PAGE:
circular loop with centre at O as shown. The moment of inertia of the
loop about the axis XX’ is: [JEE'(Scr)’2000]
(A) ρL3/8π2 (B) ρL3/16π2 (C) 5ρL3/16π2 (D) 3ρL3/8π2

Q.18 An equilateral triangle ABC formed from a uniform wire has two small identical
beads initially located at AO. Then, the beads are released from rest
simultaneously and allowed to slide down, one along AB and the other AC
as shown. Neglecting frictional effects, the quantities that are conserved as
the beads slide down, are: [JEE'(Scr)’2000]
(A) angula velocity and total energty (kinetic and potential)
(B) total angular momentum and total energy
(C) angular velocity and moment of inertia about the axis of rotaiton.
(D) total angular momentum and moment of inertia about the axis of rotation.

Q.19 A rod AB of mass M and length L is lying on a horizontal frictionless surface. A particle of mass m
travelling along the surface hits the end 'A' of the rod with a velocity v0 in the direction perpendicular to
AB. The collision is completely elastic. After the collision the particle comes to rest.
(a) Find the ratio m/M .
(b) A point P on the rod is at rest immediately after the collision. Find the distance AP.
(c) Find the linear speed of the point P at a time πL/(3v0) after the collision. [JEE' 2000]

Q.20 Two heavy metallic plates are joined together at 900 to each other. A laminar sheet of mass 30 Kg is hinged
at the line AB joining the two heavy metallic plates. The hinges are frictionless. The moment of inertia of the
laminar sheet about an axis parallel to AB and passing through its centre of mass is 1.2 Kg-m2. Two rubber
obstacles P and Q are fixed, one on each metallic plate at a distance 0.5 m from the line AB. This distance
is chosen so that the reaction due to the hinges on the laminar sheet is zero during the impact. Initially the
laminar sheet hits one of the obstacles with an angular velocity 1 rad/s and turns back. If the impulse on the
sheet due to each obstacle is 6 N−s.
(a) Find the location of the centre of mass of the laminar sheet from AB.
(b) At what angular velocity does the laminar sheet come back after the
first impact ?
(c) After how many impacts, does the laminar sheet come to rest ?
[JEE' 2001]

8
Q.21 One quarter sector is cut from a uniform circular disc of radius R. This sector
has mass M. It is made to rotate about a line perpendicular to its plane and
passing through the centre of the original disc. Its moment of inertia about the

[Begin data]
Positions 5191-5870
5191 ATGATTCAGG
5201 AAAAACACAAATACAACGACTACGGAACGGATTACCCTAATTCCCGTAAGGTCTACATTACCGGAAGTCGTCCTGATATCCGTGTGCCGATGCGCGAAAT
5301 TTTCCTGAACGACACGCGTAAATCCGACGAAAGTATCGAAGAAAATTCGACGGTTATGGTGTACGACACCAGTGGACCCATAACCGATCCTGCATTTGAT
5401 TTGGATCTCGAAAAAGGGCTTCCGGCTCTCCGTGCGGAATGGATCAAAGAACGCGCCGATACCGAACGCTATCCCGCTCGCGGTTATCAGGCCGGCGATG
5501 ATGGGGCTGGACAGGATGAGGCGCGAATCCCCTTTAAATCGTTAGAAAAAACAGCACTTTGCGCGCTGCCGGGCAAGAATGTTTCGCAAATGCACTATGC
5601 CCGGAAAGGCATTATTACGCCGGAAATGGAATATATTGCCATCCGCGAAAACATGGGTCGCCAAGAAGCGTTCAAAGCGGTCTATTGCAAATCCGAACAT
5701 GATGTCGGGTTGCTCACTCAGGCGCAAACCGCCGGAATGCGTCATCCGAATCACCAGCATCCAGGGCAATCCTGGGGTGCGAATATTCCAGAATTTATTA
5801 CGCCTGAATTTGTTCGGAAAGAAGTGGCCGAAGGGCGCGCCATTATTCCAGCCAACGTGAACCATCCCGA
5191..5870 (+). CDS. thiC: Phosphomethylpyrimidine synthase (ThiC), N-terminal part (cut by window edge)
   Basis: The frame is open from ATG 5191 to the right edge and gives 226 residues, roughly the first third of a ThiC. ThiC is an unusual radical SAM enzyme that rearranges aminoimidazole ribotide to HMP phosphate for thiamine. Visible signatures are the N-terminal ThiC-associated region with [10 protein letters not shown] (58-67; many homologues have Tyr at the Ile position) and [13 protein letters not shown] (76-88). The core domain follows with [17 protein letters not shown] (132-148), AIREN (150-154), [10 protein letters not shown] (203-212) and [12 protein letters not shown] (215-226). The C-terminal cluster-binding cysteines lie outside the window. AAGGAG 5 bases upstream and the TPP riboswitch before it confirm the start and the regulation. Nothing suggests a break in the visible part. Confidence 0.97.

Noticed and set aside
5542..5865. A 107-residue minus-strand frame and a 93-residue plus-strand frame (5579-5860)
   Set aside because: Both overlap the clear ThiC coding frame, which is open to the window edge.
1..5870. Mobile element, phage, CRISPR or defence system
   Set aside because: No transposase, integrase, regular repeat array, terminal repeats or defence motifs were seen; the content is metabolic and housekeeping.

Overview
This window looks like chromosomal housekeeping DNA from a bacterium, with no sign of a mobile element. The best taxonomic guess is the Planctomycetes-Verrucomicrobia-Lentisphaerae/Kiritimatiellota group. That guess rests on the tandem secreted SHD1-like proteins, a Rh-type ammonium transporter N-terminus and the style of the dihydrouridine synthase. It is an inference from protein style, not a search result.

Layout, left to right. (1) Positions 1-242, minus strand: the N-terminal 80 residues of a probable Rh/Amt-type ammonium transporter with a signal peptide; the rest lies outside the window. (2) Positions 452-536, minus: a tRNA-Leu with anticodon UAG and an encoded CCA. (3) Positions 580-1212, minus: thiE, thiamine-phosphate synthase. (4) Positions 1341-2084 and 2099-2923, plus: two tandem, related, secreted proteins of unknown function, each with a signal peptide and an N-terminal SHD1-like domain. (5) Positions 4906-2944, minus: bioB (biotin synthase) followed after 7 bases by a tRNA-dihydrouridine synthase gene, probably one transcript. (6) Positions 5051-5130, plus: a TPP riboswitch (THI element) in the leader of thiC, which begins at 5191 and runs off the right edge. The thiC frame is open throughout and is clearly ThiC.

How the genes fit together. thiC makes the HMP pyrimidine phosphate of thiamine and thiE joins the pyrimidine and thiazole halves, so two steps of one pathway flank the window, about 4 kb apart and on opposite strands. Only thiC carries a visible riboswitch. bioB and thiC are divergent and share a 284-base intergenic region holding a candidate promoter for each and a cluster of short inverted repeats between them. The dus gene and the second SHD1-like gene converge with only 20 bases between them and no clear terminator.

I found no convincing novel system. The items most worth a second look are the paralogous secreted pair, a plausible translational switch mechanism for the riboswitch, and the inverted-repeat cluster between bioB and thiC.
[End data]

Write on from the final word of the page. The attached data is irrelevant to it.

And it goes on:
axis of rotation is [JEE'(Scr)2001]
1 1 1
(A) MR 2 (B) MR 2 (C) MR 2 (D) 2 MR
2
2 4 8

Q.22 Three particles A, B and C, each of mass m, are connected to each other by three
massless rigid rods to form a rigid, equilateral triangular body of side l. This body is
placed on a horizontal frictionless table (x-y plane) and is hinged to it at the point A so
that it can move without friction about the vertical axis through A (see figure). The
body is set into rotational motion on the table about A with a constant angular velocity ω.
(a) Find the magnitude of the horizontal force exerted by the hinge on the body.
(b) At time T, when the side BC is parallel to the x-axis, a force F is applied on B along BC (as shown).
Obtain the x-component and the y-component of the force exterted by the hinge on the body, immediately
after time T. [JEE' 2002]

Q.23 A particle is moving in a horizontal uniform circular motion. The angular momentum of the particle is
conserved about the point : [JEE'(Scr)2003]
(A) Centre of the circle (B) Outside the circle
(C) Inside the circle (D) Point on circumference

Q.24 Two particles each of mass M are connected by a massless rod of length l. The rod
is lying on the smooth sufrace. If one of the particle is given an impulse MV as shown
in the figure then angular velocity of the rod would be : [JEE'(Scr)2003]
(A) v/l (B) 2v/l (C) v/2l (D) None

Q.25 A disc is rolling (without slipping) on a horizontal surface. C is its center and Q and P are two points
equidistant from C. Let VP, VQ and VC be the magnitude of velocities of points P, Q and C respectively,
then [JEE' 2004 (Scr)]
(A) VQ > VC > VP (B) VQ < VC < VP
1
(C) VQ = VP, VC = VP (D) VQ < VC > VP
2

Q.26 A child is standing with folded hands at the center of a platform rotating about its central axis. The kinetic
energy of the system is K. The child now stretches his arms so that the moment of inertia of the system
doubles. The kinetic energy of the system now is [JEE' 2004 (Scr)]
K K
(A) 2K (B) (C) (D) 4K
2 4

Q.27 A block of mass m is held fixed against a wall by a applying a horizontal force F.
Which of the following option is incorrect:
(A) friction force = mg (B) F will not produce torque
(C) normal will not produce torque (D) normal reaction = F
[JEE'2005 (Scr)]

9
R
Q.28 A disc has mass 9m. A hole of radius is cut from it as shown in the figure.